More stimulus ahead, economist predicts

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While state and local governments can use some stimulus from the federal government, an infrastructure plan may be easiest to pass because Democrats and Republicans support it, one economist said.

"This would be an ideal time to put money back into the infrastructure, which becomes very productive for the country in the longest of runs," said Scott Colbert, executive vice president and chief economist at Commerce Trust Co. "I'm actually optimistic and hopeful that because both Democrats and Republicans like the idea of infrastructure in some way or another, something is likely to happen."

With interest rates low, borrowing is not an issue, Colbert said on a podcast to be published on Commerce's website. "I do think that there will be a second round of stimulus" providing money to state and local governments and for infrastructure.

Low inflation remains an issue, as the Federal Reserve has not been able to push inflation up to its 2% target on a regular basis for at least a decade, and Federal Open Market Committee members don’t expect higher inflation anytime soon.

“We’re not likely to confront [inflation] anytime soon," Colbert said, "despite the fact that they [the government] have ginned up a lot of stimulus and borrowed our way forward.”

"During the last recovery, of course, despite the stimulus, despite the fact that it was almost 11 years in making, despite the fact that we had near record-low unemployment, which generally results in rising wages and inflation, the Fed never got its inflation back to its inflation target," he added. And, while the Fed doesn't use the consumer price index exclusively, the index fell in April and May, "the deepest fall in prices this country has ever witnessed."

Consumers have cut back on spending because "people are a little worried that they're not going to have much money in the future, especially if they lost their job," he said. And the aging of society also suggests less spending going forward, which could make it difficult for the Fed to create inflation.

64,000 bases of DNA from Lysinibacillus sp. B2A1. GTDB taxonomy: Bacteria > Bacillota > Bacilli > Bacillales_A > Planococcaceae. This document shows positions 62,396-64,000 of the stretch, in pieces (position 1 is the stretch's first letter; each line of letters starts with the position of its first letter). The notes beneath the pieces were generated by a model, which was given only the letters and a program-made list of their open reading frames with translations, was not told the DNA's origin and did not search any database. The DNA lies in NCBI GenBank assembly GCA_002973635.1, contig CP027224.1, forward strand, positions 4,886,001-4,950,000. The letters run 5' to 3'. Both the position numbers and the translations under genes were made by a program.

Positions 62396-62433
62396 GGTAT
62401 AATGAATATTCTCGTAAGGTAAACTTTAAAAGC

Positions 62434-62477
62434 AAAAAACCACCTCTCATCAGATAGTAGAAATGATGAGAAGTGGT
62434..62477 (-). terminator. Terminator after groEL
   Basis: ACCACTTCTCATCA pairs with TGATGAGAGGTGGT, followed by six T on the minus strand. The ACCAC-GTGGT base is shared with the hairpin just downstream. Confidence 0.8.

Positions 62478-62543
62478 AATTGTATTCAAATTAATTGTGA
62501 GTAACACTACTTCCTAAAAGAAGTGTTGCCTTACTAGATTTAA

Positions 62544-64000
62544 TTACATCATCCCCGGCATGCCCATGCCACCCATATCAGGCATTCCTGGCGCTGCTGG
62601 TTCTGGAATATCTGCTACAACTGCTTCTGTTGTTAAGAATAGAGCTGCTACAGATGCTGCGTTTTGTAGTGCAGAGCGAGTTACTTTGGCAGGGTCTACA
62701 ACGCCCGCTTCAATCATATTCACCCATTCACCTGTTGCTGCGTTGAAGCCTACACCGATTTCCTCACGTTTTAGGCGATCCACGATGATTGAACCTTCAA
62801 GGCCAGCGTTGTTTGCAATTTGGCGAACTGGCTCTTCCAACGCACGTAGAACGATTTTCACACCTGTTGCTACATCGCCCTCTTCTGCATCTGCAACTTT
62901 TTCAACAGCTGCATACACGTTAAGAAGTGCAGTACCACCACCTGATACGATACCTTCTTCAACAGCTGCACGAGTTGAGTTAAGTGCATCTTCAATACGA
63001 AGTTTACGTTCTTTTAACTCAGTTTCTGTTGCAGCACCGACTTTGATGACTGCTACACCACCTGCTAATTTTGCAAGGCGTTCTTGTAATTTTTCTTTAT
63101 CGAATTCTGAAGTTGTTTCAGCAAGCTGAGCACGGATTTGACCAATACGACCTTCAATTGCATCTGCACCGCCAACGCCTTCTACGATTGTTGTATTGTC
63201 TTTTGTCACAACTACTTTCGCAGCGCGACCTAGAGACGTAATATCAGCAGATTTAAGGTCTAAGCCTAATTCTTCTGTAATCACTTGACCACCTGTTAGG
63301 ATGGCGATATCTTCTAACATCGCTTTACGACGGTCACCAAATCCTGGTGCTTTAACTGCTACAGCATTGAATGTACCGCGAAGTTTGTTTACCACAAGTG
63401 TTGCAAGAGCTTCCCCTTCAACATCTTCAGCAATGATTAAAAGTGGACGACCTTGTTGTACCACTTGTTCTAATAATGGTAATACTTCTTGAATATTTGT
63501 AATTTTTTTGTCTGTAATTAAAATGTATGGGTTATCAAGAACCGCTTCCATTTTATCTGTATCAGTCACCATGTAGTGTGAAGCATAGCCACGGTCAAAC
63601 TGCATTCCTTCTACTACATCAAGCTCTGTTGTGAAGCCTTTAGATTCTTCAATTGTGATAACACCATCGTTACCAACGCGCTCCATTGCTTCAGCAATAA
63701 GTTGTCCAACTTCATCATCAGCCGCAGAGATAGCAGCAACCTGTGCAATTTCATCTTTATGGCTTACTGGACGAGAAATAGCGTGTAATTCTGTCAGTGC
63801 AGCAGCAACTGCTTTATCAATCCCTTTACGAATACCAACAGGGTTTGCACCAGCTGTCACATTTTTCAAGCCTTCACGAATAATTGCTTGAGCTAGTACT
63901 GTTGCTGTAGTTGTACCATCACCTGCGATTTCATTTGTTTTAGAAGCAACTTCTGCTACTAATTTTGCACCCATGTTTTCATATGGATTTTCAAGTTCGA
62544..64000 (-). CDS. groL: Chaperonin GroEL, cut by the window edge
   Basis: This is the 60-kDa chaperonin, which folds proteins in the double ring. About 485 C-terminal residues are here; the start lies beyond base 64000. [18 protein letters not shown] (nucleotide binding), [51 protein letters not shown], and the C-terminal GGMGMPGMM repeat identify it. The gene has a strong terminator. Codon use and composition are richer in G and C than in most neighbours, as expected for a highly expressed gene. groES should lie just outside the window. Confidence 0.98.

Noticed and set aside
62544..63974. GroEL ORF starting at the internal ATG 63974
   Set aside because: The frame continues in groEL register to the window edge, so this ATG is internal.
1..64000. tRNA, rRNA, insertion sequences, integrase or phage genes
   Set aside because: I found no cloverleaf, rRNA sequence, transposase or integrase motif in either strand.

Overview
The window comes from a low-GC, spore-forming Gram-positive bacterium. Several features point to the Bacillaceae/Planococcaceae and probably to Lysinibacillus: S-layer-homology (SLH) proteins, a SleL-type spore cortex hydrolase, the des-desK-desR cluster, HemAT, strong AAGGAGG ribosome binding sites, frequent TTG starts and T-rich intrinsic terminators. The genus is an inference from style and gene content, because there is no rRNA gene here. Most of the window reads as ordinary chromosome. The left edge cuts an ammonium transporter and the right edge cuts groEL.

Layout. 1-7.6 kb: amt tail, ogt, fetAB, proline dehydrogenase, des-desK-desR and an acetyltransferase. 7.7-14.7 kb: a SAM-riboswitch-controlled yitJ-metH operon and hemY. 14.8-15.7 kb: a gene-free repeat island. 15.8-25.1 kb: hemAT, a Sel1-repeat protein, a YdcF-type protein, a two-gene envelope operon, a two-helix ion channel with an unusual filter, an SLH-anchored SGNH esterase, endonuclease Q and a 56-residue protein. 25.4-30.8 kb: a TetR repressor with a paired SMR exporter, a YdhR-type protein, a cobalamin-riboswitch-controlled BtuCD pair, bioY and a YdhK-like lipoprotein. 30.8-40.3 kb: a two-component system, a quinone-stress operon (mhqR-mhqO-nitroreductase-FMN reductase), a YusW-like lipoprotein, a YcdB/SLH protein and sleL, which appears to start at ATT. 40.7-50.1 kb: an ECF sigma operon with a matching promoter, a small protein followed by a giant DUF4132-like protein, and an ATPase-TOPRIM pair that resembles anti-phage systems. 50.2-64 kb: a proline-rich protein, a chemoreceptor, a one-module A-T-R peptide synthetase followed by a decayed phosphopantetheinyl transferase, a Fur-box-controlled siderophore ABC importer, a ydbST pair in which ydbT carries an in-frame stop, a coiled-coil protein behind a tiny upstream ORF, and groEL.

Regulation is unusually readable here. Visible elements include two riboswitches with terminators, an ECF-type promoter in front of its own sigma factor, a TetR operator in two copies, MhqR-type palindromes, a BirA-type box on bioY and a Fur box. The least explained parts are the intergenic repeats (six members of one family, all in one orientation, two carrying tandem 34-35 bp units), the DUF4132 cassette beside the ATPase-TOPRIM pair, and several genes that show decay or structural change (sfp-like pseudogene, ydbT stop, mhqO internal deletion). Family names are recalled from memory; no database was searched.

“We’re not likely to confront [inflation] anytime soon, despite the fact that the government have ginned up a lot of stimulus and borrowed our way forward,” said Scott Colbert.

Personal income
Personal income fell 4.2% in May, after it rose 10.8% the previous month, according to the Commerce Department.

Economists polled by IFR Markets estimated a 6.0% decline.

Personal consumption expenditures gained $8.2% after falling 12.6% a month earlier. Economists expected a 9.0% jump in PCE.

“The details of the report clearly show government transfer payments are almost the only driver of personal income gains today,” said Scott Anderson, chief economist at Bank of the West. "We are in the midst of a truly historic increase in government payments to U.S. households that dwarfs anything that has come before.”

Consumer sentiment
The University of Michigan’s consumer sentiment index was 78.1 in the final June reading, down from 78.9 earlier in June, but up from 72.3 in May.

The survey’s current economic conditions index was 87.1 in the final June read, after 87.8 earlier in the month and 82.3 in May, while the index of consumer expectations was at 72.3, compared to 73.1 earlier in June and 65.9 in May.

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